new iOS malware

Recently-discovered malware evades Apple’s App Store security net and infects iPhones and iPads, jailbroken or not, displaying full-page ads on Safari and forcing to download a defunct media player.

Called YiSpecter, the malware YiSpecter can infiltrate any iOS device via a variety of means, posing as a genuine Apple-signed app once installed. Once on your iOS device, the app can then make itself invisible to the user by disguising itself as an actual iOS app, or hiding itself from the home screen – which means the user has no means of deleting it.

On infected iOS devices, YiSpecter can download, install and launch arbitrary iOS apps, replace existing apps with those it downloads, hijack other apps’ execution to display advertisements, change Safari’s default search engine, bookmarks and opened pages, and upload device information to the C2 [command and control] server.

There are many ways of installing YiSpecter on the phone, including hijacking traffic from nationwide ISPs, a worm on Windows, offline app installations, and community promotions. The app takes advantage of Apple’s enterprise certificates that are used to sign four app components to fool the operating system into believing it’s a genuine app.

There is a way of removing the malware app and additional apps that it may have installed, but you might require third-party programs that give you access to the phone’s file system – check it out below:

1. In iOS, go to Settings -> General -> Profiles to remove all unknown or untrusted profiles;
2. If there’s any installed apps named “情涩播放器”, “快播私密版” or “快播0”, delete them;
3. Use any third-party iOS management tool (e.g., iFunBox, though note that Apple’s iTunes doesn’t work in this step) on Windows or Mac OS X, to connect with your iPhone or iPad;
4. In the management tool, check all installed iOS apps; if there are some apps have names like Phone, Weather, Game Center, Passbook, Notes, or Cydia, delete them. (Note that this step won’t affect original system apps but just delete faked malware.)

UPDATE: Apple checks in to say that this issue has been fixed starting with iOS 8.4 so stay updated and only download from trusted sources like the App Store and pay attention to any warnings as they download apps.

ATM malware in Mexico

GreenDispenser Malware allows an attacker to walk up to an infected ATM and, with a series of pinpad entries, direct the machine to dispense all of its cash.

Once this has been accomplished, the attacker initates a “deep delete” of GreenDispenser, leaving virtually no trace of the malware,

You probably know the internal computers of ATMs are under lock and key, but you may not know the many of the locks can be opened by a single master key. Hackers in Mexico apparently have copies of that key and are programming the computers to steal your money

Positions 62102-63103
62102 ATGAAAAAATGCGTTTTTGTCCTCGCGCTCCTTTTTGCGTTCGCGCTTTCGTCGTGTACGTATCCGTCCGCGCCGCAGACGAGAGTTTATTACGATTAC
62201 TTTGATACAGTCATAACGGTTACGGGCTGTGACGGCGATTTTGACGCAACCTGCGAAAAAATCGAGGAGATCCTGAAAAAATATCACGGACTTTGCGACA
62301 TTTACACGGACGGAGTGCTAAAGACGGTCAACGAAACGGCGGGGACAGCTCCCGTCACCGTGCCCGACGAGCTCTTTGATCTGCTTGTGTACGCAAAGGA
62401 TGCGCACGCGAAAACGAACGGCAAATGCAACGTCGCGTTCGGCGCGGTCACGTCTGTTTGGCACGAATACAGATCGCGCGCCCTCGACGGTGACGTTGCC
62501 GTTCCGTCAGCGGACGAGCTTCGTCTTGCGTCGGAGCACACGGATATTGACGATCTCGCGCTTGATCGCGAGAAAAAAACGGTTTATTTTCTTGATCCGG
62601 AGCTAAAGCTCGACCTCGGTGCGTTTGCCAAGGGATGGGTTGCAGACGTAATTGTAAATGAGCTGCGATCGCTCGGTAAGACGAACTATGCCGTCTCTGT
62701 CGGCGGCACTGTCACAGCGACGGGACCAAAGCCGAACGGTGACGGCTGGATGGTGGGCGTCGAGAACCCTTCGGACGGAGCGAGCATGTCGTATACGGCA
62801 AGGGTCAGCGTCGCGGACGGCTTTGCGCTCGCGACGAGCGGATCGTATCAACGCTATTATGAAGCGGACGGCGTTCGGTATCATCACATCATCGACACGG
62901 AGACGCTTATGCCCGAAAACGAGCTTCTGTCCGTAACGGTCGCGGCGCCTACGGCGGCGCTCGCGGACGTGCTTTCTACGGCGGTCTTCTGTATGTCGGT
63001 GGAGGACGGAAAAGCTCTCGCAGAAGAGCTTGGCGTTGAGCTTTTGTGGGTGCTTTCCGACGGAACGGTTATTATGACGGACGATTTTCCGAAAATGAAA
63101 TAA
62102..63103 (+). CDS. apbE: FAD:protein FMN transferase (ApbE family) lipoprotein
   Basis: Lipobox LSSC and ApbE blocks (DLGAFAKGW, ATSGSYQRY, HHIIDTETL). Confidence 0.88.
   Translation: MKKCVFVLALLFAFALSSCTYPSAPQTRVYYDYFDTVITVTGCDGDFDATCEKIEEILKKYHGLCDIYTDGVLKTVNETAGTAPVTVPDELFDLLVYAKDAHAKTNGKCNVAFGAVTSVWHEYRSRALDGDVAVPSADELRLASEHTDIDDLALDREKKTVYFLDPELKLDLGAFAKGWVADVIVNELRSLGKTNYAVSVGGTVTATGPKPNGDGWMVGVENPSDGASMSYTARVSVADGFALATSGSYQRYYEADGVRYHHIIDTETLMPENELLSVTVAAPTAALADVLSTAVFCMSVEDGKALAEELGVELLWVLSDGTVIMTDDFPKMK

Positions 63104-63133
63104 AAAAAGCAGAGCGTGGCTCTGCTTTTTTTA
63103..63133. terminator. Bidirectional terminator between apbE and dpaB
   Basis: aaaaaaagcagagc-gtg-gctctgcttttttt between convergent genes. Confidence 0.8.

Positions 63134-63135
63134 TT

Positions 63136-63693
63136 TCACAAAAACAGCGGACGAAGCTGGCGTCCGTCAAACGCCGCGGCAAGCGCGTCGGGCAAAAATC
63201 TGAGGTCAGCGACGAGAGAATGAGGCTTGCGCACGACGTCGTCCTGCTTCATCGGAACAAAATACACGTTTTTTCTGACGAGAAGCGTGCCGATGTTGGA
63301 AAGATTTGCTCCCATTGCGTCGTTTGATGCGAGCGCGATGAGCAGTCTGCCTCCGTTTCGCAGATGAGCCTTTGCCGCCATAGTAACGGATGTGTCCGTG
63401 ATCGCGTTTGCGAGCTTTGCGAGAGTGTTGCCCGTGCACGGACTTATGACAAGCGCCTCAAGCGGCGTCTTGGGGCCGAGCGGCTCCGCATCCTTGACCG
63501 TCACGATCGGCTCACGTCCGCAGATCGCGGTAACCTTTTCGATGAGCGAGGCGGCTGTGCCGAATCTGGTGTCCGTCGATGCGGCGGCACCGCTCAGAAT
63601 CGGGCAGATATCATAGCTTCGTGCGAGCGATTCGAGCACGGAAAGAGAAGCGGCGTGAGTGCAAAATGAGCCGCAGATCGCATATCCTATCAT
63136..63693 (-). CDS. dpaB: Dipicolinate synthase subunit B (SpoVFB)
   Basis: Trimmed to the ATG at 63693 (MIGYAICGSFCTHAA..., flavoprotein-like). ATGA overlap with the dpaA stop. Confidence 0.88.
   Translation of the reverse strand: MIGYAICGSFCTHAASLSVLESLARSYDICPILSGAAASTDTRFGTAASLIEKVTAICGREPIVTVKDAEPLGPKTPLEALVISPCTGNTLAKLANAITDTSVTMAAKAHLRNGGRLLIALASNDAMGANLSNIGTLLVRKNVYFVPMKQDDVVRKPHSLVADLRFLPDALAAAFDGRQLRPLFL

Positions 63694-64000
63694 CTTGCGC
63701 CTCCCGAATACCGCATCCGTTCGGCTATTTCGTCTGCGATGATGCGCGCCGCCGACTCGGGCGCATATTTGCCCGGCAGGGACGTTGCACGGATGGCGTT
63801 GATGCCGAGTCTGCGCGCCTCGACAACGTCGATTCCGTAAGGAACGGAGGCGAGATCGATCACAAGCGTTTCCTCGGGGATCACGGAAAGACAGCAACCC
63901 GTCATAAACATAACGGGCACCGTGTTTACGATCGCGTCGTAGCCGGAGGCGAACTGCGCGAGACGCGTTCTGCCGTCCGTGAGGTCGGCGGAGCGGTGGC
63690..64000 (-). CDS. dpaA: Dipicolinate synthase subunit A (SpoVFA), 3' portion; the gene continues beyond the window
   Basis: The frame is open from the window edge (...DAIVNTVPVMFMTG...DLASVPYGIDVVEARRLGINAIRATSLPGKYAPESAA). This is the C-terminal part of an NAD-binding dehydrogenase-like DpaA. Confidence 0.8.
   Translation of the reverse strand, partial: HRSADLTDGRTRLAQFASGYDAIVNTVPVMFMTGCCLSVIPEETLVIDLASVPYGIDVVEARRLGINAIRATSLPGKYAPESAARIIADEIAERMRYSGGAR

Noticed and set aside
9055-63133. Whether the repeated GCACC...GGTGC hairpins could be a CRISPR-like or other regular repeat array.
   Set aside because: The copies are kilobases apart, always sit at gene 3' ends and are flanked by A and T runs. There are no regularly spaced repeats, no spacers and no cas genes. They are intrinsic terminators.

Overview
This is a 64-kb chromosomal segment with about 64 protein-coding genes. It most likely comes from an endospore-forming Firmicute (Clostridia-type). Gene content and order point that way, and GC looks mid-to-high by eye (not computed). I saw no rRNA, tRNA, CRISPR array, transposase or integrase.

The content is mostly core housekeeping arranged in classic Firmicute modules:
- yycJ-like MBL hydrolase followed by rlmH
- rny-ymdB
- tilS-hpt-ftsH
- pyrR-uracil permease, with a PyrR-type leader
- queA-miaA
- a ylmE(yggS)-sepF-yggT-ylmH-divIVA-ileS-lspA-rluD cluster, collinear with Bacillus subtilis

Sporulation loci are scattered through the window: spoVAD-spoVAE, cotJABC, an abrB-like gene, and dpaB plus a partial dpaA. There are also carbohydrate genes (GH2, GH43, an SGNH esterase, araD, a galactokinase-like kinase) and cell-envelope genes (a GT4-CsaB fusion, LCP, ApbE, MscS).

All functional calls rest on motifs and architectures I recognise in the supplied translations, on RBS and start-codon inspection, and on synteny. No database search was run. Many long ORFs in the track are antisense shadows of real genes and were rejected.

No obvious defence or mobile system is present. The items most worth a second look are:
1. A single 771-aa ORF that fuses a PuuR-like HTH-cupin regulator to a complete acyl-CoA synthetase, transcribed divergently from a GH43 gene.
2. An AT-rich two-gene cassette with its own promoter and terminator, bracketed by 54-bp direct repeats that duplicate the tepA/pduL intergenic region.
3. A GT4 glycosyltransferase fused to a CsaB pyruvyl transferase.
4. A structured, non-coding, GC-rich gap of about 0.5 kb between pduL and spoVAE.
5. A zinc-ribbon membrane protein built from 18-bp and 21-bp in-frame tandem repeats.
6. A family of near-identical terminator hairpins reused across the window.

once installed on an ATM machine, will display a fake error message that reads: “We regret this ATM is temporary out of service.”

Only the hacker can bypass this error, and the malware unusually requires two-factor authentication. The hacker must first enter a pin code that has been hard-coded into the malware, and then use a smartphone to scan a QR code that appears on the ATM screen.

Apple App Store Malware Outbreak

Apple is moving to contain an outbreak of malware-infected apps that may have been downloaded by hundreds of millions of iOS App Store users.

Apple on Sept. 20 confirmed that it had deleted malicious iPhone, iPad and iPod Touch software after multiple information security firms warned that “XcodeGhost” malware had been found embedded in otherwise legitimate apps, many of which were aimed at Chinese-language speakers.

The malicious apps, included Tencent’s WeChat app, which has an estimated 600 million users, although not all of them would be using the iOS client. Other infected Chinese-language apps included China’s most popular car-hailing app, Didi Kuaidi; a streaming-music app from Internet portal NetEase; the Railway 12306 app, which is the country’s only official app for purchasing train tickets; and a mobile banking app from China CITIC Bank.

The infected iOS apps include IMs, banking apps, mobile carrier’s app, maps, stock trading apps, SNS apps, and games.

Ghost Push Android Malware

Ghost Push’ is essentially a Android malware apk build that installs unwanted apps on to your Android device which suck up precious resources and generally run a muck with your phone or tablet. Distributed through non-Google app stores, infecting more than 600,000 new users each day, it cannot be removed easily even through “factory reset.

The maker of the antivirus apps reported that the new virus is contaminating smartphones at a faster pace and it estimated that it’s infecting more than 600,000 users each day.

Banking Trojan Escelar Infects Thousands In Brazil and the US

Attackers deliver the Trojan using generic Portuguese language phishing emails and are currently targeting seven Brazilian banks. Once delivered, Escelar has multiple installation stages where malware is downloaded using direct connections to multiple Microsoft SQL servers. These SQL servers are also used for command and control (C2) functionality.

Escelaris is designed to steal online banking authentication credentials and further compromise the accounts of victims. Even worse, Escelar is capable of manipulating the victim’s banking web session, and also executing fraudulent transactions. Also, Escelar forces the user to connect to the Internet via Internet Explorer (IE). If the victim attempts to use other browsers (e.g. Google Chrome) to access online banking accounts, Escelar generates a false error code which makes the victim return to IE.